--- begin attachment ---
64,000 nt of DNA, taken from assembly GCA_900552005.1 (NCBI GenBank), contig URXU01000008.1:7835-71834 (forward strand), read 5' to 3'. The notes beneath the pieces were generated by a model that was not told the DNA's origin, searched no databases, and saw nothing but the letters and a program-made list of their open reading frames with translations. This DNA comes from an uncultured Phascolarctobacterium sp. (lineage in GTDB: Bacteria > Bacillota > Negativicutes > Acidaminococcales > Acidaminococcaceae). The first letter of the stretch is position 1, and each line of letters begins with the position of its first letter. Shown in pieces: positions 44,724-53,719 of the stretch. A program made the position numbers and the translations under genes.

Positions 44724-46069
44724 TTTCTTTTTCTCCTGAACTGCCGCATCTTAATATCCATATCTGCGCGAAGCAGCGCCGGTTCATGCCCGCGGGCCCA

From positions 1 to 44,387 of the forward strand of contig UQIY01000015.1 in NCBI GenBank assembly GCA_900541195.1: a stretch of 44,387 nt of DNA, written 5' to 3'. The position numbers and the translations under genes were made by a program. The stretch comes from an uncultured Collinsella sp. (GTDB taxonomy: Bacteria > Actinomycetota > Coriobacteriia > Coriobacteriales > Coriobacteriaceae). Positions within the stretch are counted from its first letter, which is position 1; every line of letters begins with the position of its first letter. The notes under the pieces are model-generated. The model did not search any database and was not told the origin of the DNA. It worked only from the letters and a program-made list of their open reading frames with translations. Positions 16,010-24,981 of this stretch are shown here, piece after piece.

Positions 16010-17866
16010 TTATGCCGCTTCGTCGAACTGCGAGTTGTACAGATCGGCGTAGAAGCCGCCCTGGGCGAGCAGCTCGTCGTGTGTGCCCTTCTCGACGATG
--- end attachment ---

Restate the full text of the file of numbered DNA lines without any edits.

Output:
64,000 nt of DNA, taken from assembly GCA_900552005.1 (NCBI GenBank), contig URXU01000008.1:7835-71834 (forward strand), read 5' to 3'. The notes beneath the pieces were generated by a model that was not told the DNA's origin, searched no databases, and saw nothing but the letters and a program-made list of their open reading frames with translations. This DNA comes from an uncultured Phascolarctobacterium sp. (lineage in GTDB: Bacteria > Bacillota > Negativicutes > Acidaminococcales > Acidaminococcaceae). The first letter of the stretch is position 1, and each line of letters begins with the position of its first letter. Shown in pieces: positions 44,724-53,719 of the stretch. A program made the position numbers and the translations under genes.

Positions 44724-46069
44724 TTTCTTTTTCTCCTGAACTGCCGCATCTTAATATCCATATCTGCGCGAAGCAGCGCCGGTTCATGCCCGCGGGCCCA

From positions 1 to 44,387 of the forward strand of contig UQIY01000015.1 in NCBI GenBank assembly GCA_900541195.1: a stretch of 44,387 nt of DNA, written 5' to 3'. The position numbers and the translations under genes were made by a program. The stretch comes from an uncultured Collinsella sp. (GTDB taxonomy: Bacteria > Actinomycetota > Coriobacteriia > Coriobacteriales > Coriobacteriaceae). Positions within the stretch are counted from its first letter, which is position 1; every line of letters begins with the position of its first letter. The notes under the pieces are model-generated. The model did not search any database and was not told the origin of the DNA. It worked only from the letters and a program-made list of their open reading frames with translations. Positions 16,010-24,981 of this stretch are shown here, piece after piece.

Positions 16010-17866
16010 TTATGCCGCTTCGTCGAACTGCGAGTTGTACAGATCGGCGTAGAAGCCGCCCTGGGCGAGCAGCTCGTCGTGTGTGCCCTTCTCGACGATG